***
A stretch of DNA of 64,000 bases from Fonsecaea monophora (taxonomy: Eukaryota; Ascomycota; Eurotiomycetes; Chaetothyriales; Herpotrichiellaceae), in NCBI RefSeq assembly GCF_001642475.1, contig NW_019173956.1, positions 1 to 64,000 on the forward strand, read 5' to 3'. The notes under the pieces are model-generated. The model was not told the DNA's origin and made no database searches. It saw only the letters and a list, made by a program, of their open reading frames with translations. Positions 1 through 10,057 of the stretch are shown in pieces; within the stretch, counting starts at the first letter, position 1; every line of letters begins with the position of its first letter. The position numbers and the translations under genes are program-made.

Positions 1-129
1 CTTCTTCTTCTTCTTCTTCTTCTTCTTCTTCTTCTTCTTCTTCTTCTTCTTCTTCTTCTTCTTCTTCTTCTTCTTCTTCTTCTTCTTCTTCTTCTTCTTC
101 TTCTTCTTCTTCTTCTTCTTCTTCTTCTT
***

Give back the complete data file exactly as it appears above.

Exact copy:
A stretch of DNA of 64,000 bases from Fonsecaea monophora (taxonomy: Eukaryota; Ascomycota; Eurotiomycetes; Chaetothyriales; Herpotrichiellaceae), in NCBI RefSeq assembly GCF_001642475.1, contig NW_019173956.1, positions 1 to 64,000 on the forward strand, read 5' to 3'. The notes under the pieces are model-generated. The model was not told the DNA's origin and made no database searches. It saw only the letters and a list, made by a program, of their open reading frames with translations. Positions 1 through 10,057 of the stretch are shown in pieces; within the stretch, counting starts at the first letter, position 1; every line of letters begins with the position of its first letter. The position numbers and the translations under genes are program-made.

Positions 1-129
1 CTTCTTCTTCTTCTTCTTCTTCTTCTTCTTCTTCTTCTTCTTCTTCTTCTTCTTCTTCTTCTTCTTCTTCTTCTTCTTCTTCTTCTTCTTCTTCTTCTTC
101 TTCTTCTTCTTCTTCTTCTTCTTCTTCTT